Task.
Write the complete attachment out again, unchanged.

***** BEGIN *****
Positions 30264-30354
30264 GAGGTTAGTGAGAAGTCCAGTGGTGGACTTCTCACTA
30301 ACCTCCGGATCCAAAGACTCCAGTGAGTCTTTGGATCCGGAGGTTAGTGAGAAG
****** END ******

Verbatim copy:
Positions 30264-30354
30264 GAGGTTAGTGAGAAGTCCAGTGGTGGACTTCTCACTA
30301 ACCTCCGGATCCAAAGACTCCAGTGAGTCTTTGGATCCGGAGGTTAGTGAGAAG